Hardware based load balancing
A hardware load-balancing device, also known as a layer 4-7 router, is a computer appliance that is used to split network load across multiple servers based on factors such as CPU processor utilization, the number of connections or the overall server performance.
The use of an this kind of appliances minimizes the probability that any particular server will be overwhelmed and optimizes the bandwidth available to each computer or terminal. In addition, the use of an hardware load-balancing device can minimize network downtime, facilitate traffic prioritization, provide end-to-end application monitoring, provide user authentication, and help protect against malicious activity such as Denial-of-Service (DoS) attacks.
The basic principle is that network traffic is sent to a shared IP called a virtual IP (VIP), or listening IP and this address is attached to the load balancer. Once the load balancer receives a request on this VIP it will need to make a decision on where to send it and this decision is normally controlled by a load balancing algorithm, a server health check or a rule set.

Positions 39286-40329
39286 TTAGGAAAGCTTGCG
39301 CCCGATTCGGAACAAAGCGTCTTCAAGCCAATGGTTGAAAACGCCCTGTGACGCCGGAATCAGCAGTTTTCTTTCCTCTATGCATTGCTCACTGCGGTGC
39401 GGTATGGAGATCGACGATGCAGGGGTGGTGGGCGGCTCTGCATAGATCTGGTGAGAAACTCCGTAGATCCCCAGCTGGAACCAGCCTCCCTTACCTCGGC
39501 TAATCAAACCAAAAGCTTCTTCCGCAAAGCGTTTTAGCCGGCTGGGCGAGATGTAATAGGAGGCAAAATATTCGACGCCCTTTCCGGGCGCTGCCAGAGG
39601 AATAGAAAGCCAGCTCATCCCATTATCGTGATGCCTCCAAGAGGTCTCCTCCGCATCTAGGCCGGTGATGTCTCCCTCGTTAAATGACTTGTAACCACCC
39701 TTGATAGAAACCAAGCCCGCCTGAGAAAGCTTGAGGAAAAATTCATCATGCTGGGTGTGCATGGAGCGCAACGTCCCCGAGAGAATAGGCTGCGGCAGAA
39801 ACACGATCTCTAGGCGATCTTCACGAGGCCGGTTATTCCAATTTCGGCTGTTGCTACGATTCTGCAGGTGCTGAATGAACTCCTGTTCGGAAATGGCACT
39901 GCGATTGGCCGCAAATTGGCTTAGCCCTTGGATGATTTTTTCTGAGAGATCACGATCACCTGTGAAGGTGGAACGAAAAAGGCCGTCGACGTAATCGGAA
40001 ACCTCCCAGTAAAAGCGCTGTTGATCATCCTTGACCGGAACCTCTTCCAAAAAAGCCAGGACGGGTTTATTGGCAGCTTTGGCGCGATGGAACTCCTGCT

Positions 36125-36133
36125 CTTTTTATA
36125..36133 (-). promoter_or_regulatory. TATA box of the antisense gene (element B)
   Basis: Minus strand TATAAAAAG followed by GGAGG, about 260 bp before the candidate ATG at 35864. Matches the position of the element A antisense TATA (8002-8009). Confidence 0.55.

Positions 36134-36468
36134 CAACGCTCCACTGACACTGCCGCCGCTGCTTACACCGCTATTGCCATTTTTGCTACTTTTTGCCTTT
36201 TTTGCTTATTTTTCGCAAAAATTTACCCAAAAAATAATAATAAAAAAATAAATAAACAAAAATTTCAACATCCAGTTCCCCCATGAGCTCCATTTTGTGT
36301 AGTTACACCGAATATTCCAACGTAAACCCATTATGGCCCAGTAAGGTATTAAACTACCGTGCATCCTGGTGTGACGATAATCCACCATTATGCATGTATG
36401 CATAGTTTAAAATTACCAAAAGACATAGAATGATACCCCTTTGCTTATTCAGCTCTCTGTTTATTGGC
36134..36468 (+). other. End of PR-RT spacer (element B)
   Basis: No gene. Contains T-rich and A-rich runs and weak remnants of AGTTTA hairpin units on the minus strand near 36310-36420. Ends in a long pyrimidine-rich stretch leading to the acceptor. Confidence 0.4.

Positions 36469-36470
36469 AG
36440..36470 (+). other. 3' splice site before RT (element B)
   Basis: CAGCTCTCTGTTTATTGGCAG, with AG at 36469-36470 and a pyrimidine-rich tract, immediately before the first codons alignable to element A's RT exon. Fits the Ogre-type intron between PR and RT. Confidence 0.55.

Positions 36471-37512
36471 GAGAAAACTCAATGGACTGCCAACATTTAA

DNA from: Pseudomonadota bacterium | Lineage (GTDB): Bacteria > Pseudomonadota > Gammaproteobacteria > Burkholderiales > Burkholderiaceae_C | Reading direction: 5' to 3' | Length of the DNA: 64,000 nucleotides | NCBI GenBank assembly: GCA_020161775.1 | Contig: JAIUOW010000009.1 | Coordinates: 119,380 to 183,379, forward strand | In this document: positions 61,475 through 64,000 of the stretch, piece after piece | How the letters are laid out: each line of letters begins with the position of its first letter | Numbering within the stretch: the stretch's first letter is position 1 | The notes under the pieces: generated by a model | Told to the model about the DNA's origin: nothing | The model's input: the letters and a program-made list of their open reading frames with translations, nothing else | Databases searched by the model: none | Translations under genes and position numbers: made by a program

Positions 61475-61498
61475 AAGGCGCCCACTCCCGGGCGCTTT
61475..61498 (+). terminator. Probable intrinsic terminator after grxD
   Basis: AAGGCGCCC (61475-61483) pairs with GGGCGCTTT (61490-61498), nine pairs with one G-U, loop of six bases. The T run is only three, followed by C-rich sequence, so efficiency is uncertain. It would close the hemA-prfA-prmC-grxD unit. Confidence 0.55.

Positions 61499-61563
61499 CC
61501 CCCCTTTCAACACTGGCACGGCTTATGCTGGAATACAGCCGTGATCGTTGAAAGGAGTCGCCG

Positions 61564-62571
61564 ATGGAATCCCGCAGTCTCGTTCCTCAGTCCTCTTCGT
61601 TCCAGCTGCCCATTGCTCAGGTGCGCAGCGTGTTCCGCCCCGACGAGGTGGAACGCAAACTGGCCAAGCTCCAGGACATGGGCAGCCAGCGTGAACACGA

The request is then sent to the appropriate server and the server will produce a response that, depending on the type of load balancer in use, will be sent either back to the load balancer, in the case of a Layer 7 device, or more typically with a Layer 4 device, directly back to the end user (normally via its default gateway).
In the case of a proxy based load balancer, the request from the web server can be returned to the load balancer and manipulated before being sent back to the user. This manipulation could involve content substitution or compression and some top end devices offer full scripting capability.
Load Balancing Algorithms
Load balancers use different algorithms to control traffic and with the specific goal of intelligently distribute load and/or maximize the utilization of all servers within the cluster.
In a random allocation, the traffic is assigned to any server picked randomly among the group of destination servers. In such a case, one of the servers may be assigned many more requests to process while the other servers are sitting idle. However, on average, each server gets an approximately equal share of the load due to the random selection. Although simple to implement it can lead to the overloading of one server or more while under-utilization of others.